Dangerous dive cycles and the proverbial ostrich


  • Alejandro Frid,

  • Michael R. Heithaus,

  • Lawrence M. Dill

A. Frid (alejandro_frid@alumni.sfu.ca) and L. M. Dill, Dept of Biological Sciences, Simon Fraser Univ., Burnaby, BC, Canada, V5A 1S6. Present address for AF: 352 Creek Road, RR1 I27, Bowen Island, BC, Canada, V0N 1G0. – M. R. Heithaus, Dept of Biological Sciences, Marine Biology Program, Florida International Univ., Biscayne Bay Campus AC1, North Miami, FL 33181, USA.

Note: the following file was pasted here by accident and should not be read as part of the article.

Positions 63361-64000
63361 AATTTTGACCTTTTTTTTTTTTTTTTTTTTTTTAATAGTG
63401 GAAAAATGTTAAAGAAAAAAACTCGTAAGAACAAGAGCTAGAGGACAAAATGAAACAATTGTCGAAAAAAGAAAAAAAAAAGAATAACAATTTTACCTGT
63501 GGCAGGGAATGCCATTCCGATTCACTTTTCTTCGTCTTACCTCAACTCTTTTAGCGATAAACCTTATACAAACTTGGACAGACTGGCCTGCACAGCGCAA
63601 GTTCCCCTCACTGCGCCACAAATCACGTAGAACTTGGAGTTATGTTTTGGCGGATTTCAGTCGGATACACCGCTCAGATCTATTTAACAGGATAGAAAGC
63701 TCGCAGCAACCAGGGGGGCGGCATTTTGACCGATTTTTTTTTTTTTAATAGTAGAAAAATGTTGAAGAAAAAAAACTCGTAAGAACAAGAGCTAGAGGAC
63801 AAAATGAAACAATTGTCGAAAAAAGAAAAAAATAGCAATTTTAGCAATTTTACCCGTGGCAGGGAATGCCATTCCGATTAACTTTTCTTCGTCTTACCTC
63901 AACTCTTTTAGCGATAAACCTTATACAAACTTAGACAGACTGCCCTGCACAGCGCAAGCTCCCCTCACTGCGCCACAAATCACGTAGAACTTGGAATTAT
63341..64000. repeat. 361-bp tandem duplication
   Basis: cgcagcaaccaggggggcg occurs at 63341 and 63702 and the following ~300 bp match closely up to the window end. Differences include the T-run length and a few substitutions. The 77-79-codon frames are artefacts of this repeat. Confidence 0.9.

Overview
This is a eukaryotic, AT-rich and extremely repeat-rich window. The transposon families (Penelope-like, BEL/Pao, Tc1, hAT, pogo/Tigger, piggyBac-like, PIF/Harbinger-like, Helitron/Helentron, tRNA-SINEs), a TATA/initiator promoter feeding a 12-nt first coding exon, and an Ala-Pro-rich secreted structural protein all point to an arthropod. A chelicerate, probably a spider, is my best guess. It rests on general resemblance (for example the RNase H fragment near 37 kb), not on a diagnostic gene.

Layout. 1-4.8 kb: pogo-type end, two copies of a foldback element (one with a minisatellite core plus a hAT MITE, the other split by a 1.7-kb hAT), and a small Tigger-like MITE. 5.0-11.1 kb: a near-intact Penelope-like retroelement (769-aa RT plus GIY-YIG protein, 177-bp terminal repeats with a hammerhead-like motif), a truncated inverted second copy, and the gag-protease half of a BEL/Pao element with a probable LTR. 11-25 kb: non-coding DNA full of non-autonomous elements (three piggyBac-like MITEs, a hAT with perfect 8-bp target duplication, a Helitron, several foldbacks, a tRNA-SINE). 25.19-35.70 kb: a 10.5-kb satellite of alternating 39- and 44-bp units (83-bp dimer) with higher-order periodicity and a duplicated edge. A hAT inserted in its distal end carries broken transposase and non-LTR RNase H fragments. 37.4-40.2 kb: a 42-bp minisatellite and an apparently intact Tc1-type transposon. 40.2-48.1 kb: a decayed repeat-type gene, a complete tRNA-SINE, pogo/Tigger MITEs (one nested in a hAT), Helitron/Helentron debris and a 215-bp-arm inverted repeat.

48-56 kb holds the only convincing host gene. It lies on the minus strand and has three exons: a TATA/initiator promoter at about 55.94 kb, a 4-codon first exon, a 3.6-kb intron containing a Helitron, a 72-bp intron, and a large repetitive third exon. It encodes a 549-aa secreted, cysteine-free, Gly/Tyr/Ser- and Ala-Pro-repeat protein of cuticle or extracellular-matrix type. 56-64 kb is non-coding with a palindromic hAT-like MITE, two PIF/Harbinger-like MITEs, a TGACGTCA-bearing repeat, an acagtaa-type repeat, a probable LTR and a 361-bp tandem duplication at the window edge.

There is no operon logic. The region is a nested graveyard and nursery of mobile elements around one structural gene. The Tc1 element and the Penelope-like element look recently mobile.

Data rarely are available to address the level of predation risk faced by diving animals in different parts of the water column. Consequently, most published research on diving behaviour implicitly assumes – like the proverbial ostrich – that ‘unseen’ predators are functionally unimportant. We argue that failure to consider diving in a predation risk framework may have precluded many insights into the ecology of aquatic foragers that breathe air. Using existing literature and a simple model, we suggest that fear from submerged predators in several systems might be influencing patch residence time, and therefore the duration of other dive cycle components. These analyses, along with an earlier model of predation risk faced by diving animals at the surface, suggest that dive cycle organisation can be modified to increase safety from predators, but only at the cost of reduced energy gain. Theoretical arguments presented here can seed hypotheses on factors contributing to population declines of diving species. For instance, adjustments to the dive cycle that reduce predation risk might be unaffordable if resources are scarce. Thus, if animals are to avoid imminent starvation or substantial loss of reproductive potential, resource declines might indirectly increase predation rates by limiting the extent to which dive cycles can deviate from those that would maximize energy gain. We hope that ideas presented in this paper stimulate other researchers to further develop theory and test predictions on how predation risk might influence diving behaviour and its ecological consequences.